Published: June 12, 2020 By
A sign announces the closure of an ice cream shop in Denver at the height of the coronavirus pandemic.

A sign announces the closure of an ice cream shop in Denver at the height of the coronavirus pandemic in April. (Credit: Andrew Sorensen/CU Boulder)

At the start of 2020, David Bortz, like most Coloradans, didn’t know what a coronavirus was. For the last few months, tracking this virus is practically his full-time job.

Bortz, an associate professor in the Department of Applied Mathematics at CU Boulder, is a mathematical biologist—a numbers man who uses complex equations, or mathematical models, to tackle some of the trickiest questions in the life sciences.

Today, he’s a member of Colorado’s COVID-19 Modeling Team.

Think of it as the state’s epidemiological dream team. It’s made up of researchers from across Colorado who have been assembled to try to get ahead of the pandemic. They include scientists from CU Denver, CU School of Medicine, the Colorado School of Public Health and Colorado State University.

“The scientific community in Colorado, and worldwide, has redirected an enormous amount of resources to tackle this crisis,” Bortz said.

The modeling team has been working long hours to give public health officials in Colorado timely guidance on how various measures might slow or accelerate the spread of the virus. The group uses mathematical and statistical modeling to answer questions like: would loosening social distancing restrictions today put a new strain on hospital intensive care units across the state in a few weeks?

David Bortz

David Bortz

Bortz said that the modeling team is now facing a new challenge: studying how the state might continue to reopen businesses, and what the ramifications could be. 

Bortz spoke to CU Boulder Today about what it’s like to suddenly be a mathematician in the public spotlight, and why epidemiological models are important public health tools—despite some uncertainties.

People seem to be paying attention to models more than ever before. What is that like for someone in your field? 

It’s exciting to be a part of a research team where mathematical modeling and analysis have such a central role in both policymaking and public discourse. Simultaneously, however, there’s obviously a lot of pressure to make sure we get it right. Which means the team has been working non-stop for the last few months.

You’re focusing now on something called an SEIR model. How does that work?

SEIR models belong to a mathematical epidemiology framework that divides a population into people who are susceptible (S) to a disease, exposed (E), infectious (I) and recovered (R). The mathematical modeling can help to answer questions like: How fast does an individual who is susceptible become exposed? How fast does an individual who is infected become recovered on average? And so on.

How do you ensure that these sorts of tools are reliable for informing public health decisions?

As researchers have studied this class of equations for about 100 years, we have a really good understanding of the core mathematics as well as how uncertainty propagates from case counts to uncertainty in ventilator needs. It’s similar to how we think about hurricane forecasting.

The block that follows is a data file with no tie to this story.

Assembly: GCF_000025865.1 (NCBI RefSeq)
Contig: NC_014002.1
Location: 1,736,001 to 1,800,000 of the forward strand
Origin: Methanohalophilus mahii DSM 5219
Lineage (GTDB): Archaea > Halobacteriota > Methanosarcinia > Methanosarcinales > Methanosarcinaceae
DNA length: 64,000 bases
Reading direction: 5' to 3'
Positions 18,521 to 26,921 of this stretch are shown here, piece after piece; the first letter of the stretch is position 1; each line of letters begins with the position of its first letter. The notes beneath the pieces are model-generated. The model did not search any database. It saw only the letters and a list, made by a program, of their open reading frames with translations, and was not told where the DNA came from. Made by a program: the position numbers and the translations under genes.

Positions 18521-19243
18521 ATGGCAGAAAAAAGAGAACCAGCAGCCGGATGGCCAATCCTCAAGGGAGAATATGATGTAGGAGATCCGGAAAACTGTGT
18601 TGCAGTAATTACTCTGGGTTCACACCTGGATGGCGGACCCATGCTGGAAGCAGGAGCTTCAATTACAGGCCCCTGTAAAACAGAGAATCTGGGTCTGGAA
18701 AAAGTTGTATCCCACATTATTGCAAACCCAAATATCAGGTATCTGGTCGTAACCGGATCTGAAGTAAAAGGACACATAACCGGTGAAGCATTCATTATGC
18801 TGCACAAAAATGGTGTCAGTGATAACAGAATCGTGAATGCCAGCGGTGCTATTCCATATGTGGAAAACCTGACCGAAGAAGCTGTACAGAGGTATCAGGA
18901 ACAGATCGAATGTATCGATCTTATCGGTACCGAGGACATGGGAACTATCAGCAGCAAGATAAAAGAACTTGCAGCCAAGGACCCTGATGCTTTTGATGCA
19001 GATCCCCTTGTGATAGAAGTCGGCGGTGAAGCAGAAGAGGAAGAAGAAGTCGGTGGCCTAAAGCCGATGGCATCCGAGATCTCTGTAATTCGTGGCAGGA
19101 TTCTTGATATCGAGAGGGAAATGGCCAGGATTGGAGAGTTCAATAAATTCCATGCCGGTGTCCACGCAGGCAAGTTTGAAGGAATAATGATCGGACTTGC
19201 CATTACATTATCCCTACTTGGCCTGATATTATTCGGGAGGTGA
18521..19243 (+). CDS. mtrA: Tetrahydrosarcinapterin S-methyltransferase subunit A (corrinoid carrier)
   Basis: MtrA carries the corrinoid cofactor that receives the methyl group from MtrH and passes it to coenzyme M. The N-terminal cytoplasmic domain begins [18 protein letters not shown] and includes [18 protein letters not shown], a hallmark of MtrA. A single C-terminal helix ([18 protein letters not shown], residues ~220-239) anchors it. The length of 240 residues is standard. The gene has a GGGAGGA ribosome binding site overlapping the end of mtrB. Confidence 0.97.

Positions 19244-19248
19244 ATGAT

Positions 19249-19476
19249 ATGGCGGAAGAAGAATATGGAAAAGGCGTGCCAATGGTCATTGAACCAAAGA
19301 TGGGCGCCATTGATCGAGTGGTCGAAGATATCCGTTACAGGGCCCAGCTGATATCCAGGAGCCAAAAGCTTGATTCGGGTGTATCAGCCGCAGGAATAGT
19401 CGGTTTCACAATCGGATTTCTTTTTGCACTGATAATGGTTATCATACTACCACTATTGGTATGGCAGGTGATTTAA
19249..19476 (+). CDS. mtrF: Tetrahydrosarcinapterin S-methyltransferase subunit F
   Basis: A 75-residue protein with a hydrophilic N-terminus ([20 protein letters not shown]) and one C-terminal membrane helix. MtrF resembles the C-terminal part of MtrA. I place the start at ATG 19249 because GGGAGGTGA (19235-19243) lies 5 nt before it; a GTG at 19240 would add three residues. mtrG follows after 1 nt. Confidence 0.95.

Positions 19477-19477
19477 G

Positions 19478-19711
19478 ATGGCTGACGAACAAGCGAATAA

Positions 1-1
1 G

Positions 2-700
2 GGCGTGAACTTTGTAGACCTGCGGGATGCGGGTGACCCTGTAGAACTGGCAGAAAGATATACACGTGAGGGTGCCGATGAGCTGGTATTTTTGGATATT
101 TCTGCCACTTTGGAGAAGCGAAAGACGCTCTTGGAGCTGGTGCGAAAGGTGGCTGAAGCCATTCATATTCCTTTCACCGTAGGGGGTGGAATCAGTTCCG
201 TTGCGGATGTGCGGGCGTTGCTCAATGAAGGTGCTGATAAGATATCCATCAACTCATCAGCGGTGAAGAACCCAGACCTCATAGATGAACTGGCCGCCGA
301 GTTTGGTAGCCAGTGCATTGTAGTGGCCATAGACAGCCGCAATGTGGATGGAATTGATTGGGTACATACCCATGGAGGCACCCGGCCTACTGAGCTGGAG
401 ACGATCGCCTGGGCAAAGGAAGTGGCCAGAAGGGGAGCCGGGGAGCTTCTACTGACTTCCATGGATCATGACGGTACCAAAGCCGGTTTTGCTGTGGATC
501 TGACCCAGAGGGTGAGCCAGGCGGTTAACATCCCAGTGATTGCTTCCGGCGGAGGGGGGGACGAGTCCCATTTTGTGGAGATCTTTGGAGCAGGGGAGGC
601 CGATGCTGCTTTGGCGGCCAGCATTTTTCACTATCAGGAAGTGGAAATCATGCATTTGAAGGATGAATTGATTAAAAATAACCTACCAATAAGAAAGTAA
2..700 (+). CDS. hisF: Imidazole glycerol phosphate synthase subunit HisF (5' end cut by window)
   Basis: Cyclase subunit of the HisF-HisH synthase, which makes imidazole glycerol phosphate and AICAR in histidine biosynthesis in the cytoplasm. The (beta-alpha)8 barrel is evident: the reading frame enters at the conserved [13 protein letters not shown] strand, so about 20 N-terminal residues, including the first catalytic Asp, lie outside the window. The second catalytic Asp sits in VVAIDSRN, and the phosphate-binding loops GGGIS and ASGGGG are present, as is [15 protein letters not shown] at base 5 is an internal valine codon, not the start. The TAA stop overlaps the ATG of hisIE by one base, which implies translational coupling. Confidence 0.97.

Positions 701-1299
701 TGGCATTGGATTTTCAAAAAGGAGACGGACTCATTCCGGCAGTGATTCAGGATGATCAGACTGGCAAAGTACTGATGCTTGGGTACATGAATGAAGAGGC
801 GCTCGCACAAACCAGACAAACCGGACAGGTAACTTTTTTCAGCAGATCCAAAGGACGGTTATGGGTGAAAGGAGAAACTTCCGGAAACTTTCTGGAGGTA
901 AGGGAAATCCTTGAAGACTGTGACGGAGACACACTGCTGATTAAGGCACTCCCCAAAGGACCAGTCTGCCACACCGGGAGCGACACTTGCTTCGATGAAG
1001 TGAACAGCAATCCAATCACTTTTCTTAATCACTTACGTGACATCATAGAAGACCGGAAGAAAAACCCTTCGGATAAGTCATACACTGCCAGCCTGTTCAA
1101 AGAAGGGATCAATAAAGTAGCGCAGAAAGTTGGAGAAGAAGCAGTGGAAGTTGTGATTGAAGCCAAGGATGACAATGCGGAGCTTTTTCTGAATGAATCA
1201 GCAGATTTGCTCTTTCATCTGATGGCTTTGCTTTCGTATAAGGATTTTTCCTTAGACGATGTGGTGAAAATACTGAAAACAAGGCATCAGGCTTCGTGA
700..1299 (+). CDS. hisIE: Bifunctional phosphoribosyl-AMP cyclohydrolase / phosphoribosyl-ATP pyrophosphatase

In any weather prediction, there is going to be uncertainty from meteorological measurements as well as different predictions from the different computational models being used. The overall result of this variation is that meteorologists provide a cone of uncertainty that allows them to predict that, for example, a hurricane will land somewhere between northern Florida and South Carolina. 

So we may not know exactly how strong the winds will be, but we know enough to say it’s time to evacuate?

Exactly. In the case of COVID-19, if we had let the virus go unchecked, we may not know the death rate perfectly, but a likely outcome would have been that the disease would have been fatal for 1% or more of the U.S. population. Projecting further into the future, we also know that if we completely release social distancing recommendations too early, there’s going to be a noticeable second peak in the epidemic.

What kinds of questions are you and your colleagues focusing on now?

How do you open up restaurants? What restrictions are needed to open up bars? And by what date, and how do those choices influence the economy? Do you ask people to wear masks when they’re hiking or biking or just when they’re out on the street and going to the grocery store? Those are the sorts of questions that need evidence-based answers because of the real and widespread impact these choices have on public health and the economy.

It really does seem like we’re in the moment of a movie when the team comes together to turn back disaster.

It’s humbling, and I’m honored to be a part of this team of world-class researchers providing guidance to the state epidemiologist and the governor. However, the real superheroes are the people on the front lines of the pandemic. I can make predictions about the needed reduction in the infection rate, but it’s the actions by the medical professionals, essential workers and everyone who follows the public health recommendations that really result in turning back this disaster.